I took the job that offered more money [at WXOW-TV] and my first day on the job was Jan. 1, 1976. I got into the newsroom and was observing, but at 5:30, they put a script in my hands and said, “Oh, by the way, you’re anchoring the six o’clock news,” and I was terrified.

It was probably good that they did that because I didn’t have time to get overly raw and nervous. With no TV experience at all, I anchored this newscast. I was nervous enough where I was really reading quickly. And, I got to the end of my script and there’s still 30 seconds on the clock and I had about 10 seconds left on the script.

So I started really slowing down and then I was frantically trying to think, “How do I even get out of this?” All I could think about was how Walter Cronkite, who was everybody’s favorite newscaster, always leaned forward and shuffled his papers and then he leaned forward again purposely and stared into the camera and said, “And that’s the way it is in America on January 1st.” So that’s what I did. I shuffled my papers. I leaned purposely forward. I said, “That’s the way it is in La Crosse, Wisconsin on January 1st, 1976.” When I leaned back, my palms were sweating so much that the last two pages of my script stuck to my hand.

But I got better and then moved to Madison where I spent 27 years on and off anchoring a newscast for a commercial station and then hosting news and public affairs programs for PBS Wisconsin.

PBS Wisconsin: You then moved to Madison to pursue an opportunity as an anchor and reporter at WKOW-TV before a nine-year stretch as a host, co-host, reporter and producer among other roles at PBS Wisconsin. What stands out most when you look back on that time in Madison?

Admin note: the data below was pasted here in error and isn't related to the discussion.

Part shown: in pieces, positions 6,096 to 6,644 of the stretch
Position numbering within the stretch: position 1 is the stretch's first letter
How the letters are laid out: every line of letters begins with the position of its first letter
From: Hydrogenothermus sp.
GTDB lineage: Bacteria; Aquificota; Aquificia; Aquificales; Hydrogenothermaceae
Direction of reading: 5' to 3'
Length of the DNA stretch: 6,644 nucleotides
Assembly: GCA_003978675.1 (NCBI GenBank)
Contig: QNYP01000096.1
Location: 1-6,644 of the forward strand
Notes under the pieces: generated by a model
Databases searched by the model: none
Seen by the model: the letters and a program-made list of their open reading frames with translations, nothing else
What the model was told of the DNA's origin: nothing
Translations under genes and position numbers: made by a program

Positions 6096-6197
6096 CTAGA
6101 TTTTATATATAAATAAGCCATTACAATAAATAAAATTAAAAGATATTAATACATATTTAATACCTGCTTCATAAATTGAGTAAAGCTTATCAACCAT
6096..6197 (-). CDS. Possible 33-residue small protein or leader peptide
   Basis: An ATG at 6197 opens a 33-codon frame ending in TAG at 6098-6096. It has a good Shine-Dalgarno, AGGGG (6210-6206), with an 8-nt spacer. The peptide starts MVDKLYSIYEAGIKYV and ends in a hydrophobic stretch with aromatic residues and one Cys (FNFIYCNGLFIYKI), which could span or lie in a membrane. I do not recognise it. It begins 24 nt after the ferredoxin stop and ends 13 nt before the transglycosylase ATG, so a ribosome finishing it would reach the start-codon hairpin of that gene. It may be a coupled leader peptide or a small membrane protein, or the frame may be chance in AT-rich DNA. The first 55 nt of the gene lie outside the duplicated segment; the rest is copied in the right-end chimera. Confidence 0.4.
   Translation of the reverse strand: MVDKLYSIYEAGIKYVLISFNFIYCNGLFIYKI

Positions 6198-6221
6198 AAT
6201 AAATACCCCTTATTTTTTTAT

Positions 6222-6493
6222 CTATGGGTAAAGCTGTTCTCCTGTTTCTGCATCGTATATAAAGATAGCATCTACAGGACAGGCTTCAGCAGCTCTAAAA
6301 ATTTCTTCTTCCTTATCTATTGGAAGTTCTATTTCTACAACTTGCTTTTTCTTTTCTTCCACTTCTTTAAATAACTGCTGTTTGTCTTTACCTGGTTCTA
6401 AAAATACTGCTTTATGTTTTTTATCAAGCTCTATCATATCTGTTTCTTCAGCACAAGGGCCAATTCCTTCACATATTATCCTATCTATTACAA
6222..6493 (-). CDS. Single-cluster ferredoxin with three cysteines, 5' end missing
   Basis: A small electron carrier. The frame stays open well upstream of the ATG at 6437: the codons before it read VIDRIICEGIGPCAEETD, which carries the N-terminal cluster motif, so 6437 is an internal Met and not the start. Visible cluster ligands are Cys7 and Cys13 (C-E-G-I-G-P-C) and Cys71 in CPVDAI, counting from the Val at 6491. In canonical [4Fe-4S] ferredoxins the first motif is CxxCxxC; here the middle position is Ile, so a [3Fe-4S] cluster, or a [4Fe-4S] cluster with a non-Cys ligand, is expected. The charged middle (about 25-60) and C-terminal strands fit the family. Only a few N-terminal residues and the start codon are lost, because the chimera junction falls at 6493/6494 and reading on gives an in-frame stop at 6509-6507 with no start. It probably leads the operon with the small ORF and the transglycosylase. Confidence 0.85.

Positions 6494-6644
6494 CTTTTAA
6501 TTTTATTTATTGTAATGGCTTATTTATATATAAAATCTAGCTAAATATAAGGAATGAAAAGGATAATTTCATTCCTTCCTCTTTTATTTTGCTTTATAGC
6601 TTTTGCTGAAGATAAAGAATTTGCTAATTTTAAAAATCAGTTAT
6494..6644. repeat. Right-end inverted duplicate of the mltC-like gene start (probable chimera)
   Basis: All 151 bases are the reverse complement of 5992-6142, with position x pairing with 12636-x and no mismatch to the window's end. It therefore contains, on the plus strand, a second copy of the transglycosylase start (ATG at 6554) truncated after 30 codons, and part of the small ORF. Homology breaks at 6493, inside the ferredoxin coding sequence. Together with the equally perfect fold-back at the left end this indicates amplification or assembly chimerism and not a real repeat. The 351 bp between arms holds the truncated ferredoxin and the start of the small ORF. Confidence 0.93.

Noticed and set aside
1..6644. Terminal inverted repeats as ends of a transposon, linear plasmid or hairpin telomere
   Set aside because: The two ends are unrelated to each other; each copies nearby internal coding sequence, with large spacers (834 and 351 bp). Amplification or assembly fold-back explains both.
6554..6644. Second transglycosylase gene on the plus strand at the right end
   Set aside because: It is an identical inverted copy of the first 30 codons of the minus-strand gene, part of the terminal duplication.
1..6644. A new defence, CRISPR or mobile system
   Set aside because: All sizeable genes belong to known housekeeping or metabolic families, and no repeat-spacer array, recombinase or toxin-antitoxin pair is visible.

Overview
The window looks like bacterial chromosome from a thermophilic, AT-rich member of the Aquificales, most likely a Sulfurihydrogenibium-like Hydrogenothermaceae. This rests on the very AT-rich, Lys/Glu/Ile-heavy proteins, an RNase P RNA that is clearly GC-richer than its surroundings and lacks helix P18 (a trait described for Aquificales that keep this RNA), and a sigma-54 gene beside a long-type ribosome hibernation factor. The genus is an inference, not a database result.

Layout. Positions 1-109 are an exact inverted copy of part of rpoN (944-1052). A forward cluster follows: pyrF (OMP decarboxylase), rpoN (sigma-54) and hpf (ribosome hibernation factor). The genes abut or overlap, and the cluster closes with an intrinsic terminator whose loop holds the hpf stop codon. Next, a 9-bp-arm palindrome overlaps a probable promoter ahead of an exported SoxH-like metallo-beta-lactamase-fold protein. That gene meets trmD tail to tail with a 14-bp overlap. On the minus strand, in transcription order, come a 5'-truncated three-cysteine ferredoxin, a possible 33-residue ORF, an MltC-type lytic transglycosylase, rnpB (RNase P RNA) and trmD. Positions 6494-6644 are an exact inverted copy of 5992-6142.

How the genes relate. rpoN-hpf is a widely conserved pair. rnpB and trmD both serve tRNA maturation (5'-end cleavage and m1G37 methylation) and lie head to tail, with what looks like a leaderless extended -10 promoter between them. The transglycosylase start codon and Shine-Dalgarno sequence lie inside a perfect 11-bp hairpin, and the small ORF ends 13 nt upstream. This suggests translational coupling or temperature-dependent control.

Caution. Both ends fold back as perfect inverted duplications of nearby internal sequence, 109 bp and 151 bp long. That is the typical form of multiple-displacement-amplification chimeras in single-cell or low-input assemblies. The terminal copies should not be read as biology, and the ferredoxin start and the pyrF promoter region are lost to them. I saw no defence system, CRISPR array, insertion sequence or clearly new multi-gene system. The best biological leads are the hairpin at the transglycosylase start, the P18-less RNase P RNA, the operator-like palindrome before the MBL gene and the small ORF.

Loew: Well, I told you how many majors I had and one of them was political science, which I wound up with a minor in. I had moved to Madison from La Crosse primarily to anchor the evening newscasts, but also to cover the Capitol because this was a passion of mine. Weekend, which was the first news and public affairs program that I hosted with Dave Iverson, and later In Wisconsin was this wonderful program that was a mixture of pre-taped pieces about art and culture in the state and live interviews about the weekly events at the state Capitol for major policy issues.

I had the opportunity to work alongside one of the finest journalists in the country, Dave Iverson. And, together we created a really good environment for civil discussions. I’ve talked to people since and I wonder if we’re ever going to get to a point where Democrats and Republicans can sit at a table together. The role that Dave and I played was to throw the political bone on the table and chew at it and then pull it off. The discussions were really spirited, but they were civil and respectful.

It was serious business for us, but we took the opportunity to poke fun at ourselves as well.

PBS Wisconsin: You wrote and produced a documentary that aired on PBS National titled Way of the Warrior. How has being an enrolled citizen of Mashkiiziibii, the Bad River Band of Lake Superior Ojibwe, impacted your work?

Loew: I think my Native American identity, my drive to get more Native people into storytelling, whether it’s for mainstream media or tribal media, has really been a driving factor in my career. There are so few of them. In fact, I may have been the only Native American woman in mainstream broadcasting in Wisconsin, and I know I was one of just a handful in the whole country. So, I have tried to do what I could to get more Native people into newsrooms, which was really important to me, because if there’s nobody in the newsroom to stop something that is pejorative or stereotypic or just wrong, those mistakes are going to compound and be repeated. So having gatekeepers is important, and it’s not just for Native people, because this goes for anybody who is part of a community of color or communities that have been underrepresented. It’s really important to have those voices in the newsroom or in editorial boards so there’s a presence and people feel heard. That’s been really important for me. And, also to be the one that says there’s a really good story here in this particular Native community.